Manila, Philippines, July 06, 2016 --(PR.com
)-- Humanitarian organization World Vision continues to strengthen its disaster preparedness measures as the rainy season sets in. On May 24, state weather bureau PAGASA declared the end of the dry season based on its current weather projection. Data from the weather bureau further showed the southwest monsoon (Habagat) nearing the West Philippine Sea which is expected to bring more rains in the coming days.
Prepositioning relief items, partnerships
World Vision has prepositioned life-saving essentials for 4,000 families through its disaster preparedness project.
"Currently, we have 4,000 non-food items, kitchen and hygiene kits; 2,000 tarps, ropes and other relief supplies in our warehouses in Luzon and Visayas," says Humanitarian and Emergency Affairs Director, Bebeth Tiu. "These items will be used in our initial response if needed." In 2015, the project has enabled relevant and timely intervention during the Typhoon Lando and Nona emergency responses serving more than 20,000 people.
Recognizing logistics problems at the onset of an emergency response, World Vision is also forging partnership with service providers to ensure smooth and efficient relief efforts. The organization is also an active member of Communities of Practice (CoP )in Community Engagement and Emergency Response and Preparedness (ERPWG) working group to ensure coordination with UNOCHA and other humanitarian NGOs during disasters.
Strengthening advocacy-based interventions
Aside from prepositioning relief items, the organization is also a strong advocate of disaster preparedness in schools and communities across Luzon, Visayas and Mindanao. In 2015, 36 barangays and 52 schools have drafted their child-focused DRRM plans through the Child-Focused Disaster Risk Reduction (CFDRR) approach.
"Through this initiative, our local government officials have been more conscious in involving us, children, in our community's DRRM. We contributed in doing our barangay's hazard maps and so in time of disasters, we know what to do and how to help," says 14-year old Kaye who is now active in advocating preparedness to her fellow students.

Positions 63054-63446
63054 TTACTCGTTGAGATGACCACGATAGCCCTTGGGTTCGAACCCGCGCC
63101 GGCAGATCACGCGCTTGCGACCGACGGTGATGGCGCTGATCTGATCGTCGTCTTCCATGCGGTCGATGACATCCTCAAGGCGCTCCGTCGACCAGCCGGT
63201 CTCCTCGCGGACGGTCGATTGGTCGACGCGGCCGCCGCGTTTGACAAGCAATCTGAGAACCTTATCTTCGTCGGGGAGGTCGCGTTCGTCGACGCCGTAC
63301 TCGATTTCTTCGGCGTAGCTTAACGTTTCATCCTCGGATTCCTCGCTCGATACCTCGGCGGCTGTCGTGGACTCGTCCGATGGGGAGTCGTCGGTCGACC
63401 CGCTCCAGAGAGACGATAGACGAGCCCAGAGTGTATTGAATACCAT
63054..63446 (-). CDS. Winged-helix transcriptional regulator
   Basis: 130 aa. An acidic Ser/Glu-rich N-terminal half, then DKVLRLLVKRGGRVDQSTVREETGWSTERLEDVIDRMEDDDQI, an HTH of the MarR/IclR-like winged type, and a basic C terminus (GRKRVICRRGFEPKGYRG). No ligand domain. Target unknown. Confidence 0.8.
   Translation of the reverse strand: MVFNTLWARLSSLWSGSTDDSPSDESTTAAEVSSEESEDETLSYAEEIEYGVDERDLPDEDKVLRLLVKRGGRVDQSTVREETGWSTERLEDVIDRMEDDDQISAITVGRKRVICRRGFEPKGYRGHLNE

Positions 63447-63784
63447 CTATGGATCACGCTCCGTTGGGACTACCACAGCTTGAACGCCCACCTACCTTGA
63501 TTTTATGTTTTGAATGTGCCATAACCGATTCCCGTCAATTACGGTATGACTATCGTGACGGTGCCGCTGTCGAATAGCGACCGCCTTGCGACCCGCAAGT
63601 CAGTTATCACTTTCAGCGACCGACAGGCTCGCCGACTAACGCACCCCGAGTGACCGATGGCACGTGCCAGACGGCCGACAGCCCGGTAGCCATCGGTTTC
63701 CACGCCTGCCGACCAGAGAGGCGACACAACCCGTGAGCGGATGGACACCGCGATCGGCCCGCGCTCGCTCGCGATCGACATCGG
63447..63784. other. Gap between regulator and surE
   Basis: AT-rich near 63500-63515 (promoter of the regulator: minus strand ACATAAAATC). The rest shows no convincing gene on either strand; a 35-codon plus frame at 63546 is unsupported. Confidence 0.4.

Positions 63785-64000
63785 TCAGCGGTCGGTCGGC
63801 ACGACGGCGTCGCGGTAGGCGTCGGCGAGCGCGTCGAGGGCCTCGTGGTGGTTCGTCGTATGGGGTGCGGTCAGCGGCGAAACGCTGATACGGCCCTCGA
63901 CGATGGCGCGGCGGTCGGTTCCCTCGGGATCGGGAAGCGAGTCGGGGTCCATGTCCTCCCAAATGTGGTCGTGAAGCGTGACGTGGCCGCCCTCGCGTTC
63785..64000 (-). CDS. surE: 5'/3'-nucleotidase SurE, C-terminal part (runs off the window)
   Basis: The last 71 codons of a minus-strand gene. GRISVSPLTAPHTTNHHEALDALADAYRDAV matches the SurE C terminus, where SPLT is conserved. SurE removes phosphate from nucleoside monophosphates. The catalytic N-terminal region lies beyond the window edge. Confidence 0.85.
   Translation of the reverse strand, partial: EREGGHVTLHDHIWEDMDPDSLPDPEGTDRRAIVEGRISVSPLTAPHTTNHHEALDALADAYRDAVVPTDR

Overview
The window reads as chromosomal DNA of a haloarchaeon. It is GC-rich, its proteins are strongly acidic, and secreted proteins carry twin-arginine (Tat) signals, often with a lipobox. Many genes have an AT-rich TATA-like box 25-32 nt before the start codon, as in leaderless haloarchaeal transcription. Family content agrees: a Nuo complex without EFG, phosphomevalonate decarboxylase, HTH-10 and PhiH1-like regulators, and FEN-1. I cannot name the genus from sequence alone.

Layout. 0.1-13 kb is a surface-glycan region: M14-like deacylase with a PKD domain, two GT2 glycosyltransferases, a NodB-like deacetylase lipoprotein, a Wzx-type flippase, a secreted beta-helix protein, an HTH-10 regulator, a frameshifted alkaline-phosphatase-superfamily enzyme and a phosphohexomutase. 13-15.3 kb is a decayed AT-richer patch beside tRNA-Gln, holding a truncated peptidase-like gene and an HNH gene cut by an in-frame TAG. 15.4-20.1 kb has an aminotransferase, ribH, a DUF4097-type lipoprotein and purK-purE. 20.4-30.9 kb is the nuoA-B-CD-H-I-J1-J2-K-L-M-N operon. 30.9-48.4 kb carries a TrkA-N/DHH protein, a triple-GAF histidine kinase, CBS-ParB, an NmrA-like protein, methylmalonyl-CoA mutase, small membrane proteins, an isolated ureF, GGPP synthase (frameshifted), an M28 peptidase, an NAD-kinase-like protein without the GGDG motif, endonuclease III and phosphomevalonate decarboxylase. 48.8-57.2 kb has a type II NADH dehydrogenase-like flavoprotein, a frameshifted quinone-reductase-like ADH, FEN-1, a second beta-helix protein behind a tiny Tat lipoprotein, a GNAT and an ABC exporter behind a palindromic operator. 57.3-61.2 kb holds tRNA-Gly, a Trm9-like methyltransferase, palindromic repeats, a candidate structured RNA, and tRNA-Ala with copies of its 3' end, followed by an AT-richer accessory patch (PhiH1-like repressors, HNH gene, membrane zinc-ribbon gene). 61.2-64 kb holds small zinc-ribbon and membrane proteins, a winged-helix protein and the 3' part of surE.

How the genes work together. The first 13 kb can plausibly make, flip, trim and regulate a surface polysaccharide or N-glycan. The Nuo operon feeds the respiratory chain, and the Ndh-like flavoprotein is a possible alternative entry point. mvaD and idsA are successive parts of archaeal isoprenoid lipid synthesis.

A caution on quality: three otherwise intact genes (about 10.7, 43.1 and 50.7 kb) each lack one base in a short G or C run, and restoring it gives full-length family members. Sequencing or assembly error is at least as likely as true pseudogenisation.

World Vision has also been part of the technical working group that worked on the development of the LahatHanda manual, an Inclusive Community-Based Disaster Risk Reduction and Management (ICBDRRM) training manual that supplements the CBDRRM Basic Instructor’s Guide (BIG) Manual of the National Disaster Risk Reduction and Management Council-Office of Civil Defense (NDRRMC-OCD). The material emphasizes the inclusion and promotion of the rights and capacities of children, youth, older people and persons with disabilities.
To promote sustainability of such interventions, World Vision continues to work with different stakeholders in reviewing and advocating for the improvement of the country's disaster risk reduction law. On May 18, President Aquino signed the Children’s Emergency Relief and Protection Act, a law that gives more focus on the protection of children vulnerable to and affected by disasters.
"We rejoice along with other advocates who actively campaigned for this law following Typhoon Yolanda in 2013," shared Kathrine Yee, World Vision advocacy manager.
The Philippines is frequented by an average of 20 typhoons every year. In 2013, Typhoon Yolanda (International name: Haiyan), the strongest typhoon to make landfall hit the Philippines, affecting more than 14.1 million people across 44 provinces. As the wet season begins, PAGASA forecasts 7 to 17 tropical cyclones to hit the country from May to October 2016.
"We are reminding the public to be prepared this rainy season. Work on your family preparedness plan, secure your emergency kits, know your community warning systems and listen to weather updates. Preparedness is still everyone's responsibility," reminds Kristin Roxas, Disaster Risk Reduction Manager.